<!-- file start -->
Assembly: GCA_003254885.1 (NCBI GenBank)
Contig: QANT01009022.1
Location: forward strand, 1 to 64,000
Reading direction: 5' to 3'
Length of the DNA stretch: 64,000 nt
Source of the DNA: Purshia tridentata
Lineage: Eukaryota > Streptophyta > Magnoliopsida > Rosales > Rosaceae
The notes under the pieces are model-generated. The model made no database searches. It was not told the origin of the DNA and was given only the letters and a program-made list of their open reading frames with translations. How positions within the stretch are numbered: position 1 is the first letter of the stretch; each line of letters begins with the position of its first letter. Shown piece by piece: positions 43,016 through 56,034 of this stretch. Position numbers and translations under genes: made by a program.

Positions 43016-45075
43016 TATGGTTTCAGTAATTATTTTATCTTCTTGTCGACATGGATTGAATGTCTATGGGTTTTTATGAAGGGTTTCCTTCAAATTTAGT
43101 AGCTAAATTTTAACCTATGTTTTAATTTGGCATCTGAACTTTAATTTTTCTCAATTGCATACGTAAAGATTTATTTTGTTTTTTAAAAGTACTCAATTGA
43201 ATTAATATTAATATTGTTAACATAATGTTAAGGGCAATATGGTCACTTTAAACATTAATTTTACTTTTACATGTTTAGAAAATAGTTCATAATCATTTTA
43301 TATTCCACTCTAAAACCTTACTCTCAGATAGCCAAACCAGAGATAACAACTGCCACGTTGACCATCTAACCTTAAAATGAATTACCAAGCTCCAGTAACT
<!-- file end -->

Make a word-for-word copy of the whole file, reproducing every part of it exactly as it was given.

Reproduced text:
Assembly: GCA_003254885.1 (NCBI GenBank)
Contig: QANT01009022.1
Location: forward strand, 1 to 64,000
Reading direction: 5' to 3'
Length of the DNA stretch: 64,000 nt
Source of the DNA: Purshia tridentata
Lineage: Eukaryota > Streptophyta > Magnoliopsida > Rosales > Rosaceae
The notes under the pieces are model-generated. The model made no database searches. It was not told the origin of the DNA and was given only the letters and a program-made list of their open reading frames with translations. How positions within the stretch are numbered: position 1 is the first letter of the stretch; each line of letters begins with the position of its first letter. Shown piece by piece: positions 43,016 through 56,034 of this stretch. Position numbers and translations under genes: made by a program.

Positions 43016-45075
43016 TATGGTTTCAGTAATTATTTTATCTTCTTGTCGACATGGATTGAATGTCTATGGGTTTTTATGAAGGGTTTCCTTCAAATTTAGT
43101 AGCTAAATTTTAACCTATGTTTTAATTTGGCATCTGAACTTTAATTTTTCTCAATTGCATACGTAAAGATTTATTTTGTTTTTTAAAAGTACTCAATTGA
43201 ATTAATATTAATATTGTTAACATAATGTTAAGGGCAATATGGTCACTTTAAACATTAATTTTACTTTTACATGTTTAGAAAATAGTTCATAATCATTTTA
43301 TATTCCACTCTAAAACCTTACTCTCAGATAGCCAAACCAGAGATAACAACTGCCACGTTGACCATCTAACCTTAAAATGAATTACCAAGCTCCAGTAACT